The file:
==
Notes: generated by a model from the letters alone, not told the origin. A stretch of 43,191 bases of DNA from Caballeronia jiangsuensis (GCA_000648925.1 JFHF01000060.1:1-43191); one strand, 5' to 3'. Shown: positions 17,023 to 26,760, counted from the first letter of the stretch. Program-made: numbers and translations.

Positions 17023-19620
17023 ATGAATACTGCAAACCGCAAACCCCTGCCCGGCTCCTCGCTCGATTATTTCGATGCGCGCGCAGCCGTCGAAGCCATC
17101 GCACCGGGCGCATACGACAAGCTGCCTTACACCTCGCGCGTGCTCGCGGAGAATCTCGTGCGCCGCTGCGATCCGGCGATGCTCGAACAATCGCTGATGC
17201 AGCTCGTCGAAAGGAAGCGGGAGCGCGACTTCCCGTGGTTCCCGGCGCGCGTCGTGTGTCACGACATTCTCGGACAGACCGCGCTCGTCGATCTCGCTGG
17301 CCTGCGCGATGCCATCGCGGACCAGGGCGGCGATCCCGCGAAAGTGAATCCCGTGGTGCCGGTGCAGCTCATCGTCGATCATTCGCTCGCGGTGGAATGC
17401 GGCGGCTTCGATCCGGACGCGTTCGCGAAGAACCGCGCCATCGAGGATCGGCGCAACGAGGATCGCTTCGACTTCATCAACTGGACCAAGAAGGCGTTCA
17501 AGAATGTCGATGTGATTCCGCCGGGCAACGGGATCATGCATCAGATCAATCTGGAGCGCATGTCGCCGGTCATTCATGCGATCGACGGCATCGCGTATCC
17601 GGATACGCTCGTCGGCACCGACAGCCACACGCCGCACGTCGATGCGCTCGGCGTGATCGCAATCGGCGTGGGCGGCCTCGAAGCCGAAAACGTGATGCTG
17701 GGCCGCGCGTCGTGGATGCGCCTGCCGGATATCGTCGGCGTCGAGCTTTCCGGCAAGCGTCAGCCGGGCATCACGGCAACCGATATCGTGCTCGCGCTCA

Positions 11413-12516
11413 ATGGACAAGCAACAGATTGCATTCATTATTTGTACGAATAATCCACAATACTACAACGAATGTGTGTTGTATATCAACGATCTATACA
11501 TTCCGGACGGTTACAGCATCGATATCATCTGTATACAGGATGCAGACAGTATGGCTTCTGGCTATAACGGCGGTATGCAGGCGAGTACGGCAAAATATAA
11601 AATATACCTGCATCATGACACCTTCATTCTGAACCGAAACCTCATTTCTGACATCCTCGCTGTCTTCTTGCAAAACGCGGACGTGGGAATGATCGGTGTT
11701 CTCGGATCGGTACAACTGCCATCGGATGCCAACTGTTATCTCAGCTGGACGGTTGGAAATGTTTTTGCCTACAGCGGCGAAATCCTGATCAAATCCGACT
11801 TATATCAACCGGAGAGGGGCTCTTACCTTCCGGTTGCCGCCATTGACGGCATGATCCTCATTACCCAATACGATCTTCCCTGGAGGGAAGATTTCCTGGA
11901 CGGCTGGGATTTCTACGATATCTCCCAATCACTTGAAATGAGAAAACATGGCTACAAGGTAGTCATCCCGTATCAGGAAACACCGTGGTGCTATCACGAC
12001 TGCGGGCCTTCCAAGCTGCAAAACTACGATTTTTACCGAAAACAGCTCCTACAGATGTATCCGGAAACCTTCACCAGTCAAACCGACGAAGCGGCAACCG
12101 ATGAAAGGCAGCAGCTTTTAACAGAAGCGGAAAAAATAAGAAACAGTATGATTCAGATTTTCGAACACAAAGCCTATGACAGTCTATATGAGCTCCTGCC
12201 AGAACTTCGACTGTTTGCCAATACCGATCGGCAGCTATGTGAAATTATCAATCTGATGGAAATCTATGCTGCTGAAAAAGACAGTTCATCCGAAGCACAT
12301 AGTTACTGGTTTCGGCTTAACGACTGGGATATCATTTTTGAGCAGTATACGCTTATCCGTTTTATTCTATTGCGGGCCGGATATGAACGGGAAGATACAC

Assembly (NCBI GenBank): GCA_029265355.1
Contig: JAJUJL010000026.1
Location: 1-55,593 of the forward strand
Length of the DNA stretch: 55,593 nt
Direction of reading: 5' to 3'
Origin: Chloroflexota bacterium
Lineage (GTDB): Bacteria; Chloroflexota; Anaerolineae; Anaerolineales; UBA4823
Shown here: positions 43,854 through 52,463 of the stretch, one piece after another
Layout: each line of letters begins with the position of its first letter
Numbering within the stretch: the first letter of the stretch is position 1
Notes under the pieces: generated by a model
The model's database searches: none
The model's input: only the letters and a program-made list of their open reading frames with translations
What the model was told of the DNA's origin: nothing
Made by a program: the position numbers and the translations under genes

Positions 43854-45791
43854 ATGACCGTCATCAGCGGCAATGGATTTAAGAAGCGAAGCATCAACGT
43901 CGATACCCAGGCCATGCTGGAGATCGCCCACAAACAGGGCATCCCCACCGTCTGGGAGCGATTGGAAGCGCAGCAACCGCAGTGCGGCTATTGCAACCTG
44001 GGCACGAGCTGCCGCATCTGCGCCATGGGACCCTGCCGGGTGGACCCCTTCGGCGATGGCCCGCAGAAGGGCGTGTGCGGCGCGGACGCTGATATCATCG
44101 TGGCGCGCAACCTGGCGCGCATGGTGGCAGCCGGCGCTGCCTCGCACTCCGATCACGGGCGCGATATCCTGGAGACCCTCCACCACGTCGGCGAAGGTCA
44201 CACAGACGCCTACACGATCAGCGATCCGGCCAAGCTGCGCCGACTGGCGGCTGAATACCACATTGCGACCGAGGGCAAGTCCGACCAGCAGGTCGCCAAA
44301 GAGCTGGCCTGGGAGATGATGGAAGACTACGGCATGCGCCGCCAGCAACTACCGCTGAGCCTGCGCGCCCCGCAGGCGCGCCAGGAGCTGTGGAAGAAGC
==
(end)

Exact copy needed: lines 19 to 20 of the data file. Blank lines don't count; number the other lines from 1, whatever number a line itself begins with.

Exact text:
12101 ATGAAAGGCAGCAGCTTTTAACAGAAGCGGAAAAAATAAGAAACAGTATGATTCAGATTTTCGAACACAAAGCCTATGACAGTCTATATGAGCTCCTGCC
12201 AGAACTTCGACTGTTTGCCAATACCGATCGGCAGCTATGTGAAATTATCAATCTGATGGAAATCTATGCTGCTGAAAAAGACAGTTCATCCGAAGCACAT